State cabled all foreign posts requesting that they set up Blue Lantern offices, but “did not describe the type of activities required or define the responsibilities of these personnel,” the inspector general reported. “The cable did not explain the intended scope of the program, how posts were to deal with foreign-country concerns, what end-use check mechanisms were to be established, and other relevant information.” The report found that Blue Lantern officers often had no inspections training, and passed on their duties to Customs.


Instead of reinforcing the infrastructure to monitor arms exports, both the Bush and Clinton administrations have addressed these regulatory headaches by reducing the numbers of items that need to be licensed.

The Bush administration, arguing that the nation’s licensing laws often carry an unnecessary burden for American businesses, drastically cut back on the kind of items that need a license. While the Commerce Department issued 65,658 dual-use licenses in 1989, that number dropped to 18,839 in 1992, largely because of changes in licensing requirements.

The Clinton administration has adopted a similar policy. “By liberalizing licensing requirements on items that routinely are granted licenses, we will concentrate our export control efforts on denying technologies that still make a difference to the development of dangerous arms,” said a White House statement released in March.

But easier licensing doesn’t make exported weapons any less dangerous. Just as a typewriter still functions although it has been largely replaced by the computer, likewise technologically outdated weapons are still dangerous, says a congressional aide.

In addition, although a high-speed computer may be an essential component for running a power plant, it is also needed to build certain nuclear weapons. Thus, the aide says, if a country wants to build weapons its government will declare: “We want [the computers] for weather forecasting.”

The rationale for decontrolling licensing boils down to money. Arms manufacturers say export controls hurt businesses and cost jobs. “A lot of companies, whether they were being sincere or insincere, always complained that [the Export Administration Act was] adversely affecting their ability to compete abroad,” says Von Raab.

Defense cutbacks intensify these complaints, leading the arms industry to use what William Hartung calls “job blackmail” to push Congress to support exports. “The trump card in the arms industry’s lobbying arsenal has nothing to do with national security, the balance of power, or how U.S.-supplied weapons end up being used in areas of conflict,” Hartung writes in And Weapons For All. “When all else fails, the most convincing argument in favor of a major arms sale can be stated in one word: jobs.”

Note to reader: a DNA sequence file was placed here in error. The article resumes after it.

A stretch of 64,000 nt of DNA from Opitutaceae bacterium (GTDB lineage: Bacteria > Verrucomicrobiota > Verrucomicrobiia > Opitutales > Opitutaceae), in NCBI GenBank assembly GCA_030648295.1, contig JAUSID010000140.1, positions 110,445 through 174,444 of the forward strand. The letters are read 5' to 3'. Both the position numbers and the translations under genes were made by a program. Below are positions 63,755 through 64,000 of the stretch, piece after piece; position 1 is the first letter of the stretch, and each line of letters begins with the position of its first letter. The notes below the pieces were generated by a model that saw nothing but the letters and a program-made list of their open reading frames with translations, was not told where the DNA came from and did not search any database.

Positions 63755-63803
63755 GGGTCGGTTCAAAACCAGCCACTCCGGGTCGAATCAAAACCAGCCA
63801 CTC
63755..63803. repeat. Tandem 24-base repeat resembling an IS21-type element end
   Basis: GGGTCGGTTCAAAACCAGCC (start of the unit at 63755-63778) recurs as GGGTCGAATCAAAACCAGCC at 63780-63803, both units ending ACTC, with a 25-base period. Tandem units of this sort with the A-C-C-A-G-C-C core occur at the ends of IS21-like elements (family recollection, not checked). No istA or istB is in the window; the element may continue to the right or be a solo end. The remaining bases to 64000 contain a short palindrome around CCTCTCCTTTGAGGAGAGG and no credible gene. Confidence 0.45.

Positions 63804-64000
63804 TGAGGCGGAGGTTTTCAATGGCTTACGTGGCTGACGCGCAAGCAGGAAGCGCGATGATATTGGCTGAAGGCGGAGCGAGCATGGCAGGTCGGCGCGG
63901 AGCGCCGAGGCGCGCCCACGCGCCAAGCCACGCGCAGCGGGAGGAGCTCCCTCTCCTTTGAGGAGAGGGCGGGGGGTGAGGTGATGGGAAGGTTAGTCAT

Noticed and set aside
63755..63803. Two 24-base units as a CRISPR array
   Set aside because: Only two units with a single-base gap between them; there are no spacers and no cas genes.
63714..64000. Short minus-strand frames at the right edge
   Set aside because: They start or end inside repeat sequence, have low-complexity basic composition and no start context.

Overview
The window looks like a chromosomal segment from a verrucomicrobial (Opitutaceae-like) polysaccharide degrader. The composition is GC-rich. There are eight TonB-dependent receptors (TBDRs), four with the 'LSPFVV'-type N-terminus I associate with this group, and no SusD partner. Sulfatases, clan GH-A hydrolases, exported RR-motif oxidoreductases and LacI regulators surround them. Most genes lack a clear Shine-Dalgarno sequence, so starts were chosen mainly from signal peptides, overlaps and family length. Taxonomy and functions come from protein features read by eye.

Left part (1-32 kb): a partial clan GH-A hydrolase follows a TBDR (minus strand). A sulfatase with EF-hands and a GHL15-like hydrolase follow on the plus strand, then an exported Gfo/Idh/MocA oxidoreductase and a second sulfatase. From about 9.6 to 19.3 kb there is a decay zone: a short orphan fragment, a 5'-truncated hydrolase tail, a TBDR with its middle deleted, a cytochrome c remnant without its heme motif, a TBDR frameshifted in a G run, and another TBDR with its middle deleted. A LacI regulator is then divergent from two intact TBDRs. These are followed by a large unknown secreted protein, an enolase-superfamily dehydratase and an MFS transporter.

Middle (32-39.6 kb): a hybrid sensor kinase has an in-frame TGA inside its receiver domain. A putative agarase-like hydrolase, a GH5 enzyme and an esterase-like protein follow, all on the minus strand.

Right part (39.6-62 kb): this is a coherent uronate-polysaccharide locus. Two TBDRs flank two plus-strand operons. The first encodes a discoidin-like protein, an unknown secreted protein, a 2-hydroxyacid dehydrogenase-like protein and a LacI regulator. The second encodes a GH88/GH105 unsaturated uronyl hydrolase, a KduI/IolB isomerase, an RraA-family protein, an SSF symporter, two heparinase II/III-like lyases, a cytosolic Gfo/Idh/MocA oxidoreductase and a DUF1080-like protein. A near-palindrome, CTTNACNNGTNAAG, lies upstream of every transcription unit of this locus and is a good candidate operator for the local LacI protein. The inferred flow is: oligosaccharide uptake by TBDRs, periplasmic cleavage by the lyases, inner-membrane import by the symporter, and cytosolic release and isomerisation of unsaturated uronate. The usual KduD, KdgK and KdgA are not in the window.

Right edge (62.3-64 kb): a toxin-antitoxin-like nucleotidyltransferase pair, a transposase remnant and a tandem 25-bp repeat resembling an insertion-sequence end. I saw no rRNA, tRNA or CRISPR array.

One of the most obvious lobbying efforts on this front was mounted in 1992 by McDonnell Douglas, which was seeking approval to sell about $9 billion worth of F-15 fighters to Saudi Arabia. McDonnell Douglas launched a campaign that produced more than 20,000 letters to members of Congress, reminding them that the F-15 had 2,070 suppliers in 345 congressional districts in 46 states, Hartung says. Company officials also distributed brochures promising the creation of some 40,000 high-skilled jobs. The effort paid off. Not only did President Bush support the plan during the fall campaign, so did then-candidate Clinton.

But a Senate Governmental Affairs Committee report issued last fall undercut the jobs argument. More than 97 percent of U.S. exports require no licenses, according to the report. In fact, less than one percent of one percent of the goods exported from this country are blocked by arms control restrictions. Further easing of export controls would “stimulate proliferation far more than our economy,” Committee Chair John Glenn (D-Ohio) said in a study.

But with a smaller domestic U.S. military budget, arms makers are increasingly dependent on overseas sales. Last year the industry exported a record-high $34 billion in weapons. “A lot of that has to do with very aggressive government and industry lobbying,” said arms trade expert William Hartung. Arms makers know how to make themselves heard; in the ’92 election cycle “leading arm exporters made $4 million in contributions to various members of Congress, and I think that buys them a great deal of access,” he says.